If you share your home with a cat, you may be concerned that your furry friend will damage your furniture, woodwork, or other items with destructive scratching. You may even be considering having your pet declawed. Your concern is legitimate, but declawing is not the best solution.
Declawing a cat is a drastic measure. Declawing is painful and disfiguring because it involves amputating part of the bone from each of your cat’s toes. It is considered inhumane by many people and is even illegal in 25 countries around the world.
There are other ways to reduce a cat’s destructive clawing behavior without resorting to mutilating your cat’s feet. Each of the alternatives will, however, involve a little effort on your part.
Every home with a cat should have at least one scratching post. Most cats are naturally attracted to scratching posts, but some may need a little encouragement. Place the post where it’s easily accessable to the cat, maybe right next to the piece of furniture it has shown interest in scratching. Scratch the rough surface with your own nails; the sound should get your cat’s attention. Run a string or other enticement around the post, getting your cat to pat at it. It won’t take long for your cat to realize just how appealing the post is and begin scratching away. Need a little more temptation? Rub the post with fresh catnip.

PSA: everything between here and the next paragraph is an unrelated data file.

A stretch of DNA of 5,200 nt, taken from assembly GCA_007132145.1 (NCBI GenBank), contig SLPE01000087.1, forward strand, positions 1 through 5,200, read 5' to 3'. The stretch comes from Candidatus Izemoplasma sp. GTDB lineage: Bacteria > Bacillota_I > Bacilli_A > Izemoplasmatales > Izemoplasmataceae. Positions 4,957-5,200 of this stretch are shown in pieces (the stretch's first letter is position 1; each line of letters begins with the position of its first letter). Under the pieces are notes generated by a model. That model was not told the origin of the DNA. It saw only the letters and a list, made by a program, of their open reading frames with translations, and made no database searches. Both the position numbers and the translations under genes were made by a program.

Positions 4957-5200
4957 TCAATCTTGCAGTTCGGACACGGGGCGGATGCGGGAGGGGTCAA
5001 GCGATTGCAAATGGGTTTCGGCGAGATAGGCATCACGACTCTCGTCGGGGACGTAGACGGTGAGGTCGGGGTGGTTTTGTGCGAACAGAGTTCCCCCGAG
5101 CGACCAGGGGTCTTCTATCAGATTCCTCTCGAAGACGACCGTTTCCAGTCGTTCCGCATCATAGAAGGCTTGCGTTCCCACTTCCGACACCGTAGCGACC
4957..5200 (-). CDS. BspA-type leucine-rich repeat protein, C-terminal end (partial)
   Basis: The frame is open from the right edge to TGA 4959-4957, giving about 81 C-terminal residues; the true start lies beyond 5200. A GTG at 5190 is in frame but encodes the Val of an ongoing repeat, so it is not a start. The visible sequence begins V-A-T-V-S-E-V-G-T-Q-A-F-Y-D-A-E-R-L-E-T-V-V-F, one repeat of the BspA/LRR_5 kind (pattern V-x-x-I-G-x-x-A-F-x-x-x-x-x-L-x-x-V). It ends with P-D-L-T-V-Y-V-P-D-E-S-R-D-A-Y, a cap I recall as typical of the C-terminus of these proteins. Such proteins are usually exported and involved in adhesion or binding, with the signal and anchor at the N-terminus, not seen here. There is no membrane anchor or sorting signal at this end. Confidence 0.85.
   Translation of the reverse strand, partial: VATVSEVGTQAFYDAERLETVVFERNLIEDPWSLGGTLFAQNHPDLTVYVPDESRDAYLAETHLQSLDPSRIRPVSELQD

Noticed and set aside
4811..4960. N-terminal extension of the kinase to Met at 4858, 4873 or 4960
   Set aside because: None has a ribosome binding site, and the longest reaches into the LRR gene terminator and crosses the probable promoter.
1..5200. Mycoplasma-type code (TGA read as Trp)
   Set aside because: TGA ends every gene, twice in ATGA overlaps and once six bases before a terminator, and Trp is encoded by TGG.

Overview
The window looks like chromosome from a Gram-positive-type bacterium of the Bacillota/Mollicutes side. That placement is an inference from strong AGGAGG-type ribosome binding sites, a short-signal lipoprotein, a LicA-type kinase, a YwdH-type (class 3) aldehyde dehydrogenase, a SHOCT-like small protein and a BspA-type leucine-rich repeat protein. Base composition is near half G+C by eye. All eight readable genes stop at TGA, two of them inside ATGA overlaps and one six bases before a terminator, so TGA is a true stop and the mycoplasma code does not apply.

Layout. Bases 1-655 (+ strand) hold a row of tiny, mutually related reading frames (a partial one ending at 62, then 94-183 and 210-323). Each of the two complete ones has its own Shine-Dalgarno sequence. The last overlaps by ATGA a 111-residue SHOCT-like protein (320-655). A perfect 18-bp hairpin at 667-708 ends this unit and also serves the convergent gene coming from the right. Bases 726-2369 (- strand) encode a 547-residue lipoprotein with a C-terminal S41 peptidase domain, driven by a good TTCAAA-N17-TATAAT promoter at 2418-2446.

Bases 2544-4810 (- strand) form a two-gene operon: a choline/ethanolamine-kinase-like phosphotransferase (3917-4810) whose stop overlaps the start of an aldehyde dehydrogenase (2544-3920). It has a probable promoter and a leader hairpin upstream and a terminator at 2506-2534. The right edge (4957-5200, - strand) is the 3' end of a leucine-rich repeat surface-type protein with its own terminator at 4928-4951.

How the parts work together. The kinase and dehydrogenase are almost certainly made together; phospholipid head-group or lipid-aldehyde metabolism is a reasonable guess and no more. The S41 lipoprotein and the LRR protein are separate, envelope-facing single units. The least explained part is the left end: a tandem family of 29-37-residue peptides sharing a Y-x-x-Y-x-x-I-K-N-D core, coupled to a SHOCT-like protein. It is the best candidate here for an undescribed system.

Nail caps are a fun option. Get nail clippers from the pet store, make your cat comfortable, then gently press the center of the cat’s paw. The claws will automatically extend and you can carefully trim the tips of the nails.
Nail caps are available at pet stores. These caps are easy to apply using an adhesive that comes packaged with the nail covers. You can even get them in fun colors and patterns to give your cat some style and they stay on for about a month.
Other alternatives include misting tempting items with a deterrent spray or applying double-sided tape to the furniture your cat prefers to scratch. Cats hate the sticky feeling and will avoid it.
Your cat needs its claws for many reasons. Defense is primary, but cats also use claws as exercise equipment, sinking their nails in and using the resistance to tone muscles in their back and upper body. Besides, kneading and scratching is a primary stress reliever for felines and everyone needs a way to relax…even kitties.
Declawing your cat should only be done as a last resort. Please try the alternatives before choosing amputation.